Resonet in laudibus. Legende eines Weihnachtsliedes
Konrad Ruhland · Niederaltaicher Scholaren

Sony classical "Vivarte" SK 66 242

Resonet in laudibus

Jacobus GALLUS, 1550—1591
01 - Kantionalsatz zu 4 Stimmen [1:34]

Orlando di LASSO, 1532—1594
02 - Motette zu 3-5 Stimmen [3:57]

Fridolin SICHER, 1490—1546
03 - Orgeltabulatur [2:42]

Michael PRAETORIUS, 1571—1621
04 - Motette zu 7 Stimmen [3:07]

Christoph SATZL, ?—1655
05 - Für Sopransolo, Chor und Basso continuo [2:55]

Anton ESTENDORFFER, 1670—1711
06 - Capriccio super »Resonet in laudibus« [4:09]
Variationen für Orgel

Wolgang FIGULUS, c. 1525—1591
07 - Joseph lieber Joseph mein [1:22]
Kantionalsatz zu 4 Stimmen

Johann Andreas HERBST, 1588—1666
08 - Singet frisch und wohlgemut [1:25]
Kantionalsatz zu 5 Stimmen

Batholomäus RIEDL, ?—1688
09 - Aufzug »Das Kindl-Woegen auf Weihnacht« [1:40]
Für 4 Trompeten und Pauken

Adam JARZBĘSKI, before 1590—1649
10 - Concerto II [1:40]
Für Violine, Viola da gamba und Basso continuo

Georgius VICTORINUS, c.1570— c.1630
11 - Georgius VICTORINU. Resonet in laudibus [2:03]
Für 2 Soprane, Baß und Basso continuo

Daniel BOLLIUS, c.1590—c.1642
12 - Pastores loquebantur [2:42]
Für 2 Tenöre, 2 Violinen und Basso continuo

Pavel Josef VEJVANOVSKÝ, 1640—1693
13 - Serenada I [7:01]
Für 2 Trompeten, Streicher und Basso continuo

Kaiser FERDINAND III., 1608—1657
14 - Jesu redemptor omnium [6:32]
Für Soli, Chor, 3 Blockflöten, 3 Trompeten und Basso continuo

Johann STADLMAYR, c.1575—1648
15 - Resonet in laudibus [2:27]
Motette zu 10 Stimmen in 3 Chören

Pavel Josef VEJVANOVSKÝ, 1640—1693
16 - Pavel Josef VEJVANOSKY. Serenada II [4:37]
Für 2 Sologamben, Streicher und Basso continuo

Pál ESTERHÁZY, 1635—1713
17 - Dormi Jesu dulcissime [2:43]
Für 2 Soprane, 2 Blockflöten, 2 Violinen und Basso continuo

Thomas STRUTIUS, c.1621—c.1678
18 - Resonet in laudibus [6:12]
Kantate far 2 Soprane, Baß, 2 Violinen und Basso continuo

Pavel Josef VEJVANOVSKÝ, 1640—1693
19 - Sonata XVI - Resonet in laudibus [4:11]
Für 2 Clarini, 3 Posaunen, 2 Violinen, 3 Gamben und Basso continuo

Gottfried FINGER, c.1660—1730
20 - Pastorella [6:30]
Für 3 Baßgamben und Cembalo

Pater IGNATIUS, Salzburg, 17th cent.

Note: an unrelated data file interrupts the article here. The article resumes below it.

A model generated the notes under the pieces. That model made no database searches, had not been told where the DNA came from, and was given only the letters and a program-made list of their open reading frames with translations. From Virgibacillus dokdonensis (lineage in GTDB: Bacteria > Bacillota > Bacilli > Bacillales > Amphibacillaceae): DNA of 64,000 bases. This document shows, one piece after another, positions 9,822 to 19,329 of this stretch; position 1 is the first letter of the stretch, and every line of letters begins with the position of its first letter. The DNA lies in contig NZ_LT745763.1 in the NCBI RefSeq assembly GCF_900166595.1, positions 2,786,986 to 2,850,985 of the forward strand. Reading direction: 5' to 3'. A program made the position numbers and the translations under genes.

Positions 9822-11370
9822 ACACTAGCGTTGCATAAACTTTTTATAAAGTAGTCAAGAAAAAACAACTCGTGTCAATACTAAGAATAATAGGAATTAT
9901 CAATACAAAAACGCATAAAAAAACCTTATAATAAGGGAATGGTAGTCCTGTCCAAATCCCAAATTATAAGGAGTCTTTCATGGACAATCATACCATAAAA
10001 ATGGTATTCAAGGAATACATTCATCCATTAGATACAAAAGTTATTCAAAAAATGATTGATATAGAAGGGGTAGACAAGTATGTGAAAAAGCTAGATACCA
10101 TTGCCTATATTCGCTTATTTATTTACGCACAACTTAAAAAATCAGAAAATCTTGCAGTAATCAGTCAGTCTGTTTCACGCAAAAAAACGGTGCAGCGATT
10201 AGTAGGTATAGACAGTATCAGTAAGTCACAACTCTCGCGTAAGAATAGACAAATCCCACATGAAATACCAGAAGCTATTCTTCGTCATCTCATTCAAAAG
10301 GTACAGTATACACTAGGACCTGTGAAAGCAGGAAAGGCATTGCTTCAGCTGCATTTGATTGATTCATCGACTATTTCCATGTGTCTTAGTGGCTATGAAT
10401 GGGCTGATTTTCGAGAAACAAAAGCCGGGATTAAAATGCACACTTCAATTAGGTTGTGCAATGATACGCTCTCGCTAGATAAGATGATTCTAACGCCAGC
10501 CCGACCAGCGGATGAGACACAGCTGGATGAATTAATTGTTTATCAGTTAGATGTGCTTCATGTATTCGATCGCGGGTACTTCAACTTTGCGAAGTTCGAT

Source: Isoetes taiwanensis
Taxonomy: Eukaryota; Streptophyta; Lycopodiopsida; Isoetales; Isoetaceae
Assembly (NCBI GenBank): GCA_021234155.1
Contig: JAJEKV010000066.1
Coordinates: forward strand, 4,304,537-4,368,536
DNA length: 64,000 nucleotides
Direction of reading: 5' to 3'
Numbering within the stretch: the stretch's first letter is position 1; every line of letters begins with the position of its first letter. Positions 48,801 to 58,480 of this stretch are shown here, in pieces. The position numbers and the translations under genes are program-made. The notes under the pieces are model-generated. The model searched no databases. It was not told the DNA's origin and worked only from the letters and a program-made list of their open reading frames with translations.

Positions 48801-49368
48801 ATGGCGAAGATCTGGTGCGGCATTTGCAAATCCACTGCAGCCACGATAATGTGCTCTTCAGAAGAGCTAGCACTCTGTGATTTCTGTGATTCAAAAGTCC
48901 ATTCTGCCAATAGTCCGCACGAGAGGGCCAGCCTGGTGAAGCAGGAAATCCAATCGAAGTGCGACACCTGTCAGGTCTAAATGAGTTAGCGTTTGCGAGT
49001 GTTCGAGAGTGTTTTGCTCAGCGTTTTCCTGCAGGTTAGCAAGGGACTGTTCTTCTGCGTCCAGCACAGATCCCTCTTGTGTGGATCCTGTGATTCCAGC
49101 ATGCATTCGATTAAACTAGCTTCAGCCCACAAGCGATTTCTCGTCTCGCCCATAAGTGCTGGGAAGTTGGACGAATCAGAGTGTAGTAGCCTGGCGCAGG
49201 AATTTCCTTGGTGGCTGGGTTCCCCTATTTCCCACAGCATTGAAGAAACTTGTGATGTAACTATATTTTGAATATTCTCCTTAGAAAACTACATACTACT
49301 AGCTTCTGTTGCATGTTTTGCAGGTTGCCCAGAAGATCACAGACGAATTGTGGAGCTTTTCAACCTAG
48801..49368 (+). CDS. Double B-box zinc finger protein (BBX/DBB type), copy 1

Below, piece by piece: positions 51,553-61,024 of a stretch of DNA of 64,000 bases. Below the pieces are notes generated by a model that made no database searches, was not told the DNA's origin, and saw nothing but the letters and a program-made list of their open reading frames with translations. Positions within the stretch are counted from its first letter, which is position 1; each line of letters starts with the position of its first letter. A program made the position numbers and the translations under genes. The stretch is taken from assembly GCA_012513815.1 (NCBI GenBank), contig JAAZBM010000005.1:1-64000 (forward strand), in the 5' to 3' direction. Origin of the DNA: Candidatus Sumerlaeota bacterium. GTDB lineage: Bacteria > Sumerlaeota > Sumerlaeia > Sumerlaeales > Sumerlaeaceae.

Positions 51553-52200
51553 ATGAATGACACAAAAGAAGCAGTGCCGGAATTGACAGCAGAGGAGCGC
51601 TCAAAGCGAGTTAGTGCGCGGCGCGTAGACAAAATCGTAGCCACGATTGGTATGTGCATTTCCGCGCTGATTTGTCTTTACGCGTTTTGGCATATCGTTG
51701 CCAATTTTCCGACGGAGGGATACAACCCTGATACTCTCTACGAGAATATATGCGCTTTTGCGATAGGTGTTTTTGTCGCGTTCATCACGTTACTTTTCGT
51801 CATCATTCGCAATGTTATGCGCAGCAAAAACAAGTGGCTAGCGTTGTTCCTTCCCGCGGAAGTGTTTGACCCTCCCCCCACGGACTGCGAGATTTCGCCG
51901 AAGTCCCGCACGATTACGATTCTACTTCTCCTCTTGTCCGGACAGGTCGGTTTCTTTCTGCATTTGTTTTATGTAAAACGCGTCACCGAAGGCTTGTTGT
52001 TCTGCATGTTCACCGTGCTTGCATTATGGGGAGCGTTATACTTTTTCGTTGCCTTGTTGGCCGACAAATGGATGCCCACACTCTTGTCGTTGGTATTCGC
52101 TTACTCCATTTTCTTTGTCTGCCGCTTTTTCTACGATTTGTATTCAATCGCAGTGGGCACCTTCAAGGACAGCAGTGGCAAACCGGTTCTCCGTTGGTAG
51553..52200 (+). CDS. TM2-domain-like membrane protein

21 - Aufzug »Khindl Wiegen auf Weihnachten« [2:10]
Für 4 Trompeten und Pauken / For 4 trumpets and timpani

Augustin PLATTNER, ?—?; printed in 1624
22 - Kyrie der Missa super »Joseph lieber Joseph mein« [2:42]
Für Doppelchor, Cembalo, Orgel und Basso continuo


Niederaltaicher Scholaren, Chor

Anne Pape, Sopran
Elisabeth Sedlmaier, Sopran
Klaus Wenk, Tenor
Hermann Krems, Bass

Marianne Rônez, Violine, Andreas Jais, Bad Tölz, 1728
Michaela Cutka, Violine, Andreas Jais, Bad Tölz, 1742
Veronika Obermayer, Viola, Andreas Jais, Bad Tölz, 1743
Verena Obermayer, Violoncello, Paulus Alletsee, München, 1721
Walter Waidosch, Viola da gamba, Andreas Jais, Bad Tölz, 1745 / Diskantgambe, Gregor Ferdinand Wenger, Augsburg, 1712
Sabine Kreutzberger, Viola da gamba, Andreas Jais, Bad Tölz, 1735 / Diskantgambe, Paulus Alletsee, München, 17??
Thomas Landes, Viola da gamba, Andreas Jais, Bad Tölz, 17?? / Violone, Walter Waidosch, Heiligenberg, 1990
Stefan Urlbauer, Kontrabaß, Süddeutschland, 18. Jahrhundert
Maria Dives, Blockflöte in G, Ture Bergstrom / Blockflöte in F, Martin Skowroneck
Ulrike Beck, Blockflöte in G, Ture Bergstrom
Hansjochen Kuhr, Blockflöte in F, Martin Skowroneck
Paul Plunkett, Naturtrompete, Meinl und Lauber, Geretsried
Belinda O'Reilly, Naturtrompete, Rainer Egger, Basel
Christoph Eisert, Naturtrompete, Rainer Egger, Basel
Bernd von Hößlin, Naturtrompete, Rainer Egger, Basel
Martin Ruhland, Barockpauken, Bayern um 1700
Peter Kirsch, Zink, John McCann, Sandy / Utah
Peter Sabel, Altposaune, Meinl und Lauber, Geretsried
Helmut Berger, Tenorposaune, Meinl und Lauber, Geretsried
Hans Waechter, Baßposaune, Meinl und Lauber, Geretsried
Stefan Trenner, Orgelpositiv, Vladimir Slajch, Budweis #3  6  11  12  15  22
Elisabeth Ruhland, Cembalo, Winfried Hackl, Schwertberg / OÖ.
Stefan Baier, Orgelpositiv, Cembalo #10  13  14  16  17  19  20

For this recording 20-bit technology was used for "high definition sound"
Producer / Recording Supervisor: Wolf Erichson.
Engineer / Editing: Markus Heiland, Tritonus.
Recorded at the Praemonstratenserabtei Windberg, Bavaria, Germany, June 2-4, 1994
Booklet Editor: Arthur Intelmann



There can be hardly any Latin or German Christmas carol that has appeared in so many forms, translations and arrangements as the famous "Resonet in laudibus". This unique song, first heard as a "Kindlwiegen", a Christmas lullaby, has undergone many transformations, ranging from medieval cantiones to large choral motets, and this from the fourteenth century to the present day.